Oboe hung back, wanting to watch Theo but worried about Gardner Feather. Would she run her off now that Theo wasn’t awake? Oboe’s fur stood on end as the priestess walked closer. She wondered if she ought to run.
“Be at ease,” the Gardner said.
Oboe’s eyes darted around looking to see who Feather was talking to. There was no one else. Feather was talking to her. She wasn’t supposed to do that.
“What?” Oboe said.
The Gardner gestured toward Theo. “I believe you would be happier to be at your friend’s side.”
“…You’re not supposed to be nice to me,” Oboe said.
“You are right,” she said. “But, as you can see, I am very busy tending to the sick. So busy, in fact, I think it will be impossible for me to do anything about your being here. So, I hope that you will leave of your own accord after you have stolen a bit of the solace we have denied you.”
She was speaking in riddles. “You’re breaking the rules,” Oboe said.
Feather bowed. “It is written: ‘All magic, and every creature touched by it, is born with the purpose to do good.’ Remember that the Fairy Circle is not the Mother of Magic. Our people fall short of Her purpose for us every day.” With that, she walked off.
Oboe wasn’t sure what to think. It seemed she got to stay, even if it was against the rules. Feeling a little bolder, she stepped into the blessed flowerbed to sit by Theo. He stirred, restless and silent. There was nothing to do but wait.
She looked around. Her eyes met with those of one of the sick fairies, a faun like her. She froze. He was a buck, about Oboe’s age. It was foolish, but she could not stop herself from pushing her luck.
“Hi,” she said, ready to run.
The faun groaned, struggling to sit up. He had shaggy dark fur and a notched ear. For a moment he didn’t say anything. “Hello.”
“I’m Oboe. …What’s your name?”
“Zither,” he said, looking away.
“I, er…” Oboe felt like an idiot. “I don’t see many other fauns outside the Circle.”
He winced. “Yeah well… I kind of burnt some bridges there. I’m not out here by choice.”
“Oh!” Were they the same? “Me too! I’m a–“
“I know what you are,” Zither said.
Oboe’s heart sank. She reminded herself that it was a waste of time to talk to other fauns. But then, to her surprise, Zither’s face softened.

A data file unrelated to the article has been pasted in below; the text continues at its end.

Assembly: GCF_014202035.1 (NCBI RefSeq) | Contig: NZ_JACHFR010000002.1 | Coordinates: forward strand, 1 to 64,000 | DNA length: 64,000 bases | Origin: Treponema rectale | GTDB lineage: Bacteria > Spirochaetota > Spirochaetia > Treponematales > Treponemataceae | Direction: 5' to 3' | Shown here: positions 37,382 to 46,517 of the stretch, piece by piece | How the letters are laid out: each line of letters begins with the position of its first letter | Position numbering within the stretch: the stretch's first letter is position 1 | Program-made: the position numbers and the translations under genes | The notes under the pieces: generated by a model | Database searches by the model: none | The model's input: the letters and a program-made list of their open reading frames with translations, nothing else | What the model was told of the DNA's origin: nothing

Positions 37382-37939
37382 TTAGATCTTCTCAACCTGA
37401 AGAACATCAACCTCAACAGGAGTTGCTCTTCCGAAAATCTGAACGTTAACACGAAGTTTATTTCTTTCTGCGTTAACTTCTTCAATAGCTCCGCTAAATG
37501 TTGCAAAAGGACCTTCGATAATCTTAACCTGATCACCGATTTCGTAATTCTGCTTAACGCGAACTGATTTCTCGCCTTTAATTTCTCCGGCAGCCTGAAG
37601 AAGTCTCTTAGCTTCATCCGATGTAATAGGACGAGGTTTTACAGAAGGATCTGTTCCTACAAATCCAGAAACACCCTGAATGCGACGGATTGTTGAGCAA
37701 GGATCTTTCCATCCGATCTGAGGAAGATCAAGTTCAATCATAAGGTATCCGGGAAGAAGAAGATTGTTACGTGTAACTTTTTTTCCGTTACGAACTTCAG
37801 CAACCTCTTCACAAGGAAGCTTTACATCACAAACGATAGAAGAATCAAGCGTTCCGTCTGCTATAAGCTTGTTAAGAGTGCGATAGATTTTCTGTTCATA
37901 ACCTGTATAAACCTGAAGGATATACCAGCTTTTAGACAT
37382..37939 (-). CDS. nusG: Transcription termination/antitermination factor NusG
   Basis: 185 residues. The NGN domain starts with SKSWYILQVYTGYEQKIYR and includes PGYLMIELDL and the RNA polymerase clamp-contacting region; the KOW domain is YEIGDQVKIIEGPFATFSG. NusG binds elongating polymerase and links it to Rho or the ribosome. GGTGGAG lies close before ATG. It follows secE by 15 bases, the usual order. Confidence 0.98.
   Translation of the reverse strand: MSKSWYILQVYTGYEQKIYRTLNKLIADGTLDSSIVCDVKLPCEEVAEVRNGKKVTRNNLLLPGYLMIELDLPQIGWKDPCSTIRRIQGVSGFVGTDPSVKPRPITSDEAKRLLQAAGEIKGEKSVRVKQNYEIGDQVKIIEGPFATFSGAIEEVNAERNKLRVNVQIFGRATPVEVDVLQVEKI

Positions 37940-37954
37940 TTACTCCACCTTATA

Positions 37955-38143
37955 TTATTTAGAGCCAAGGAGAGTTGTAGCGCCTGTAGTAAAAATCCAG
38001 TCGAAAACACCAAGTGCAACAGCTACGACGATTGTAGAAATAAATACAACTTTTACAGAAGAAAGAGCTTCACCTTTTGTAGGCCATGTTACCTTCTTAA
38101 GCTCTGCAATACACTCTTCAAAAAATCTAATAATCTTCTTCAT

“Sorry,” he said. “I’m taking forever to die and it’s making me grouchy.”
“It’s okay.” She told herself to let it go, and bent down next to him. “Don’t worry! Theo said he’s going to help!”
Zither furrowed his brow. “That guy?” They both glanced at him dreaming among the flowers. “He can dream for us, but in a month’s time we’ll be right back where we started: withering away because the humans won’t let us near them.”
“Well, maybe Theo can fix it! He’s the Ranger Deputy. He can go talk to the humans, make them get rid of the ban. That way we can save all of you!”
He let out a snort. “Humans got us in this mess in the first place. Hateful creatures. We can’t count on them to fix this. All they care about is themselves.”
“Theo’s not like that,” Oboe said. “He’s good.”
“Really?” He said, skeptical. “So he’s perfect? Never done anything wrong? Ever?”
Oboe felt doubt creep in. Theo had captured the Tall Man even though he was innocent. The ghast could’ve been killed, and it would’ve been Theo’s fault. She shook her head. That wasn’t what happened. She had to get loud, but he listened to her, and they made it right together. If what Feather said was true, that fairies could fall short but still have a good purpose, so could humans. “He’s not perfect,” she said. “But he cares about creatures, and he cares about doing the right thing.”
“Well, just ’cause you have one good sprout doesn’t mean the rest of them aren’t weeds,” Zither said. “I’m not counting on him, but maybe I can count on you.”
Oboe caught his eyes drifting over her body. Her heart raced. She saw other fauns so rarely, and they never so much as looked at her. The dread of being alone was a dull ache she was all too familiar with. The way his gaze trailed along her hips and chest made her wonder if the past didn’t matter.
“It seems like you’ve got this humans ear,” Zither said. “If you think you can talk the humans into lifting the ban, maybe you can save us.”
Letting her own eyes wander, Oboe permitted herself the guilty pleasure of taking in the buck in front of her. He had good horns, rounded but a bit battered. The fauns of the Circle were well groomed and trimmed, but Zither was scruffy and rugged. His body was nice and fit, but pot marked by scars. He would be more attractive if he took better care of himself, and maybe if his chin were stronger or his shoulders broader, but Oboe told herself she couldn’t afford to be choosey. If she had a chance at happiness then she needed to take it.
“I’ll talk to Theo,” she said. “We’ll find a way to save you.”